How could I NOT do a post about the monitor lizards in Guam! I first saw one while on the River Boat Cruise sitting up in a tree catching some rays. I wasn’t too creeped out by it either! The next time time I saw two laying out in the sun on the road to Marbo Cave. These ones were about double the size of the first one I saw and they had bright yellow dots all over. At first I thought they were dead because they weren’t moving, then suddenly they lifted their legs and walked into the jungle. I was so creeped out, they look so much like alligators!
Then on a walk down the steps at Oka viewpoint I heard something big jump into the bushes and Peter, who was ahead of me, said it was a huge monitor lizard that was about 5 feet long from nose to tail!!! It’s a good thing I didn’t see that one!! The one in the photos is from Chamorro Village where they have it sitting out for people to pet. For a small donation Peter held the creature, while I took a few photos while saying “Gross!” That’s probably really rude of me. I did have the courage to touch it though, just once. The claws are pretty intimidating and the tail means serious business. These are harmless creatures, but I’m pretty sure they would eat me if they wanted to.
How could I NOT do a blog post about the cutest of all creatures on Guam…the GECKO! These little guys are abundant all over the island. Initially, I thought I would be purely horrified at the sight of them, but no, I was not afraid of them at all! My fear was at ease partially due to the stories my sister used to write for me when I was a kid about me and my pet gecko, and partially because they are more afraid of me than I of them.
Now, don’t get these confused with lizzards. Geckos have sticky feet and can climb walls and are a lot smaller. They make this really strange noise that I can’t even begin to describe, but it has become normal to me as cricket noises were back in The States. Geckos often get inside and can sometimes be a bit annoying when they leave their mess in hard to reach places.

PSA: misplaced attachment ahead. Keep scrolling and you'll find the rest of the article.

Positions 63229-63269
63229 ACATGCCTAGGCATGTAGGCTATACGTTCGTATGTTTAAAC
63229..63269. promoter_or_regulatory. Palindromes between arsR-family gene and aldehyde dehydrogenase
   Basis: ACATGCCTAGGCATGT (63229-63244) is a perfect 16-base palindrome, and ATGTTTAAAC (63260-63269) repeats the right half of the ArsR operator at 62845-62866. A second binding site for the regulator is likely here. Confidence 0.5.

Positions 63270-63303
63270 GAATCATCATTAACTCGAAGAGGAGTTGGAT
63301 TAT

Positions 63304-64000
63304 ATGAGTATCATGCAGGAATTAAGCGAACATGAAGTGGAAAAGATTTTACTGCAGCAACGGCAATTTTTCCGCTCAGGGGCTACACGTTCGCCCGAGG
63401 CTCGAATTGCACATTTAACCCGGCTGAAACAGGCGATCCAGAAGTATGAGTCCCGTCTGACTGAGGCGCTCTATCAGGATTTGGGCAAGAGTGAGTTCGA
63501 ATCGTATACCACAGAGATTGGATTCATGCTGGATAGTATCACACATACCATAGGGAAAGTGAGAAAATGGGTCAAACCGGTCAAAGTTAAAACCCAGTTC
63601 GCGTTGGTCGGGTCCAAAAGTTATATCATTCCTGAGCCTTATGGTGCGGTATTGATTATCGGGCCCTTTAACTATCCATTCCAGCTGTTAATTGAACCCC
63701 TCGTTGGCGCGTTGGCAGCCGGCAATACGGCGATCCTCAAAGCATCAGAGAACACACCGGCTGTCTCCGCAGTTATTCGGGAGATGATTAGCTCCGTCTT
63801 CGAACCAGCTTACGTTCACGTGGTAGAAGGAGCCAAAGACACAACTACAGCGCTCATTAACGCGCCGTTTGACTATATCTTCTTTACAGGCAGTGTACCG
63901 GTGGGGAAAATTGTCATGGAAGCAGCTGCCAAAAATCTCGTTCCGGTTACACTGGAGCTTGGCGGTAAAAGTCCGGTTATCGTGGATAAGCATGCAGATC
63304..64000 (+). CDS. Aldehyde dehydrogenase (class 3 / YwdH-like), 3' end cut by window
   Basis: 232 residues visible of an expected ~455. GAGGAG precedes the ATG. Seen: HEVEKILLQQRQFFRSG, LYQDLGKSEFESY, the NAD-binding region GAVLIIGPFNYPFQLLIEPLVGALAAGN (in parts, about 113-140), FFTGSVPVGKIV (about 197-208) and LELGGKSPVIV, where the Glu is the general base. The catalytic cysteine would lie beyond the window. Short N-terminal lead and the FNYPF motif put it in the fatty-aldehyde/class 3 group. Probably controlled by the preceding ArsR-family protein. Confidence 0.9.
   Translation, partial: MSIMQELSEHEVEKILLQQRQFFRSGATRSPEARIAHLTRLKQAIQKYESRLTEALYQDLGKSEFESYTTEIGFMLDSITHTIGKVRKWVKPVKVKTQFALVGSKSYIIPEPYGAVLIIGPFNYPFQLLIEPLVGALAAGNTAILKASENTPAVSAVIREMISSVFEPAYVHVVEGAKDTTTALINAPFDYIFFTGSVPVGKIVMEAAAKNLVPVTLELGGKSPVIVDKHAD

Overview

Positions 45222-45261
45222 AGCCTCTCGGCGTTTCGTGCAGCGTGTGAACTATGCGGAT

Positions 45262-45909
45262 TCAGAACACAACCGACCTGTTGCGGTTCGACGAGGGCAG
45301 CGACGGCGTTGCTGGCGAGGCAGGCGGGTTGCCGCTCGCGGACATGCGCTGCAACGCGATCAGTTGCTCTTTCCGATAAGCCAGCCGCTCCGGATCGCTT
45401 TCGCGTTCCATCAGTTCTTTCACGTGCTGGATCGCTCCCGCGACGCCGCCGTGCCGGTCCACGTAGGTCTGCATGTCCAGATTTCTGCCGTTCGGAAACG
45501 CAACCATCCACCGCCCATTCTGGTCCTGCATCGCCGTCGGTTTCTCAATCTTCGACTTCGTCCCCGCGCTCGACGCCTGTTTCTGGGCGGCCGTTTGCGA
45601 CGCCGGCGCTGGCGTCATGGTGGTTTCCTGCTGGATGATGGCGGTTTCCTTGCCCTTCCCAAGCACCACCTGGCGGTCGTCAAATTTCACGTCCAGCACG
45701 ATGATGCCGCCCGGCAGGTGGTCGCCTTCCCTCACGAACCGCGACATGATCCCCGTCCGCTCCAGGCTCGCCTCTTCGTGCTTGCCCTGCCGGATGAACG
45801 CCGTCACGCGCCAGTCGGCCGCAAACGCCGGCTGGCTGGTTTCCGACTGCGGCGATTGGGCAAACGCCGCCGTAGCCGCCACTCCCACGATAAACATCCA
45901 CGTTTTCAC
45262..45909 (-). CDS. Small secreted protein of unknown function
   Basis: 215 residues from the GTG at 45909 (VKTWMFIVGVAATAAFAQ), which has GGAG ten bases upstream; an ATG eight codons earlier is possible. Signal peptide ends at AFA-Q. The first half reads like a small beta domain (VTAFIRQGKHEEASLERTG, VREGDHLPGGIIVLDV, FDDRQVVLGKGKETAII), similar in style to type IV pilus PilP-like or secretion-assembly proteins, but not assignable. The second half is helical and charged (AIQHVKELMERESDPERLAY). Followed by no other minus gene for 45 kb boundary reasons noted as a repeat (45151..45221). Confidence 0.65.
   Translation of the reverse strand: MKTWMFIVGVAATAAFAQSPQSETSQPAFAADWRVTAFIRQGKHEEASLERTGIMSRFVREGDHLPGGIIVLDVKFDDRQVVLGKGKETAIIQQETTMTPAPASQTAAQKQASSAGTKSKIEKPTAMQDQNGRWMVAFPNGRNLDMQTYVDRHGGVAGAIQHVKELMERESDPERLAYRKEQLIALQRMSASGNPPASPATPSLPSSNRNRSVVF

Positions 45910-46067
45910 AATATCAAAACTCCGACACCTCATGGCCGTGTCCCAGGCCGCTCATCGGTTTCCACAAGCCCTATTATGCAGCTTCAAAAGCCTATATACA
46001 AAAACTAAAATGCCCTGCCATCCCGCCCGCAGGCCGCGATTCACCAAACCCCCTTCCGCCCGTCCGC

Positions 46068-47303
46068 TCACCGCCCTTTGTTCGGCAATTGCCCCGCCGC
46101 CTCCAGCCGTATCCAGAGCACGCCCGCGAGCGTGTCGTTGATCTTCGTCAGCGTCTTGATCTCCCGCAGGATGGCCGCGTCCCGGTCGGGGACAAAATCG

They eat bugs mostly and can change color depending on their surroundings. The cutest thing I think are baby geckos, which are no bigger than half of my pinky!
There aren’t too many animals on Guam to be feared and probably nothing dangerous, BUT this GIANT spider was waiting for me one evening when I got home from bowling and I was terrified. I walked into the bathroom to wash my hands in the sink, whilst having a conversation with Peter when, “AHHHHHHHHHHHHHhh!!!!” This monster was sitting in the sink! Peter and I saw it at the same time, he grabbed me and we ran out of the bathroom. It is the biggest spider I’ve ever seen outside of a zoo. We then planned how and what we were going to do to remove it from our home. First we thought we’d spray it with raid, then maybe try to smash it with a shoe, then we finally settled on somehow picking it up and flushing it down the toilet. I’d heard that these spiders were fast and could jump, so I was afraid that it might try something tricky. I think it was nearly dead because it didn’t move much when Peter picked it up in a shoe box and dumped it in the toilet. Down it went. I’m not completely sure, but this might be a wolf spider. The photograph doesn’t even do it justice. It was about the size of my palm! Again, I was creeped out the rest of WEEK! I figured that it came in because it had been raining a lot that day. We will never know! Yuck.
One day Peter and I went for a walk and when we came back home THIS was sitting on our window ledge. A brown tree snake! I actually noticed it from a distance and froze in place, pointed and then screamed of course! I was yelling, “Can’t we call someone to get rid of it?!” and Peter replied, “Call who?!”
Apparently there are about 2 million of these creatures on the island! I’ve seen snakes before, on hikes and while camping, but NEVER had one waiting for me in front of my house!
Sadly (for the snake) we had to get rid of it and by we I mean Peter. There are traps for these snakes throughout the entire island. They are threatening to birds, including the ko’ko bird which is endemic to Guam. We live in Tumon on the main strip, so it was shocking to see something that I thought would only be in the jungle.
The rest of the evening I was freaked out and scared, imagining snakes sneaking in through the cracks and under the covers. I shudder just thinking about it!